The Soviet Union and its successor states have been avid supporters of a modernisation paradigm aimed at ‘overcoming remoteness’ and ‘bringing civilisation’ to the periphery and its ‘backward’ indigenous people. The Baikal–Amur Mainline (BAM) railroad, built as a much‐hyped prestige project of late socialism, is a good example of that. The BAM has affected indigenous communities and reconfigured the geographic and social space of East Siberia. Our case study, an Evenki village located fairly close to the BAM, is (in)famous today for its supposed refusal to get connected via a bridge to the nearby railroad town. Some actors portray this disconnection as a sign of backwardness, while others celebrate it as the main reason for native language retention and cultural preservation. Focusing on discourses linking the notions of remoteness and cultural revitalisation, the article argues for conceptualising the story of the missing bridge not as the result of political resistance but rather as an articulation of indigeneity, which foregrounds cultural rights over more contentious political claims. Thus, the article explores constellations of remoteness and indigeneity, posing the question whether there might be a moral right to remoteness to be claimed by those who view spatial distance as a potential resource.

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Temporality of Movements in the North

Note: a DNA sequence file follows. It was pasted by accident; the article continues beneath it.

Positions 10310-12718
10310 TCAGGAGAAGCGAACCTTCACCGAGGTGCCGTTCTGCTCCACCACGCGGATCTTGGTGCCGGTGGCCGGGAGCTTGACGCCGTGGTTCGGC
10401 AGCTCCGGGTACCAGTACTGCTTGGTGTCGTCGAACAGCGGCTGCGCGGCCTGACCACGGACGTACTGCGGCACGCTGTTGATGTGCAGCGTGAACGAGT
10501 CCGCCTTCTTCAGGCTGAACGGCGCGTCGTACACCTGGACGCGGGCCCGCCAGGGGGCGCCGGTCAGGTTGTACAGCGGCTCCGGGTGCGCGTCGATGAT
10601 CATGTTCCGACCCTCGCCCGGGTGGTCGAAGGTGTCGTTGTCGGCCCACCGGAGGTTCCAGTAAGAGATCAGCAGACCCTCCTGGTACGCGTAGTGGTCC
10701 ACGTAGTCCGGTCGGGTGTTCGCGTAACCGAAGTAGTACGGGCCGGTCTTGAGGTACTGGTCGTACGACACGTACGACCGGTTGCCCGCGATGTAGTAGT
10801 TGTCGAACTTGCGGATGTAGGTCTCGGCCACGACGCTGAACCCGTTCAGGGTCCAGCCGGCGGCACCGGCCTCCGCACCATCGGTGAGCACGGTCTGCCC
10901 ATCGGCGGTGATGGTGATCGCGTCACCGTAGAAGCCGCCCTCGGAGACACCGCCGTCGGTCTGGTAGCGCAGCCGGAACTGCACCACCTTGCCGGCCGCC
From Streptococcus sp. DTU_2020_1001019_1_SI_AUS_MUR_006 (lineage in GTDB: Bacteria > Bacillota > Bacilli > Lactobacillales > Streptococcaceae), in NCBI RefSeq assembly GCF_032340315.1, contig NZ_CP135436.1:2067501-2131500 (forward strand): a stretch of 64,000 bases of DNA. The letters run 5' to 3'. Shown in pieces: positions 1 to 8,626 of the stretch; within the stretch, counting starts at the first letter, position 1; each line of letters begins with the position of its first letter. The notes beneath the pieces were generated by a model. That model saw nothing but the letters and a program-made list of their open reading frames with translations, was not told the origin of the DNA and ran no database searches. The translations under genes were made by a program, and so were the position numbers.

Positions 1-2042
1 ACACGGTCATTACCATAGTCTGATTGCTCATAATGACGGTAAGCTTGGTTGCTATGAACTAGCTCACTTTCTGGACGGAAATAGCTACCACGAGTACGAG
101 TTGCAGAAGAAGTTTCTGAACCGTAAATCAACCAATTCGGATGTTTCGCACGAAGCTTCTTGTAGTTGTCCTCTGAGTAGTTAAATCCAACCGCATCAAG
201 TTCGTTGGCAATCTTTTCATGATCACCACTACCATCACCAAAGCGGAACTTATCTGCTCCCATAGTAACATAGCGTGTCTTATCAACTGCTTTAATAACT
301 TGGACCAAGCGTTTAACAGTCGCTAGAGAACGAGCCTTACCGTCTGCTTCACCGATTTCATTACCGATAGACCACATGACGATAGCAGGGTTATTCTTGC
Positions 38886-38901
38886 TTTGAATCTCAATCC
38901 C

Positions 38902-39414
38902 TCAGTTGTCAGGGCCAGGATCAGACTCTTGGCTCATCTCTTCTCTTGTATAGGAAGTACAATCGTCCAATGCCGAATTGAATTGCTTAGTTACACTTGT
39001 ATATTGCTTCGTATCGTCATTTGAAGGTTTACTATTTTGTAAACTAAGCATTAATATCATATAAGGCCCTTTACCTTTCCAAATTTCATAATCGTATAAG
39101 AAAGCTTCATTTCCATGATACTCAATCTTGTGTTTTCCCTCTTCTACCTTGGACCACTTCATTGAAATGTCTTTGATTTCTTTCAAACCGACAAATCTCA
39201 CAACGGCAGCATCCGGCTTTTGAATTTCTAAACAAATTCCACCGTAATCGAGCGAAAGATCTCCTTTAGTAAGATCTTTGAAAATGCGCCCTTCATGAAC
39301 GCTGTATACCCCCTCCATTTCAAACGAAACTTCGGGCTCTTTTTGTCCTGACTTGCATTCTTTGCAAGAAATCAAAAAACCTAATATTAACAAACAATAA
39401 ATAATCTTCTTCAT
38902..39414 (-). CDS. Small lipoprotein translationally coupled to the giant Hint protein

Pragmatic Use of Infrastructure and Reflexive Mobility of Evenkis and Dolgans

Vladimir N. Davydov

grateful to National Geographic , whose project “Culturally modified rocks and woods in East Siberia: Perception and use of rock art, carvings and decorations among Orochen-Evenki reindeer herders and hunters” helped me to work in southern Iakutiia in

Open access

Sensing the Life of Material

Mammoth Ivory and Craftsmen's Work

Tatiana Argounova-Low

– 362 . Digby , Basset . 1925 . The Mammoth and Mammoth-Hunting in North-East Siberia . London : H. F. & G. Witherby . Fordham , Damien , Stuart Brown , H. Reşit Akçakaya , Barry Brook , Sean Haythorne , Andrea Manica , Kevin

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On the Trails of Free-Roaming Elephants

Human-Elephant Mobility and History across the Indo-Myanmar Highlands

Paul G. Keil

, ed. Tim Ingold and Jo Lee Verngunst (Hampshire: Ashgate, 2005), 1–20, here 12. 21 Piers Vitebsky and A. Alekseyev, “Casting Timeshadows: Pleasure and Sadness of Moving among Nomadic Reindeer Herders in North-East Siberia” Mobilities 10, no 4 (2015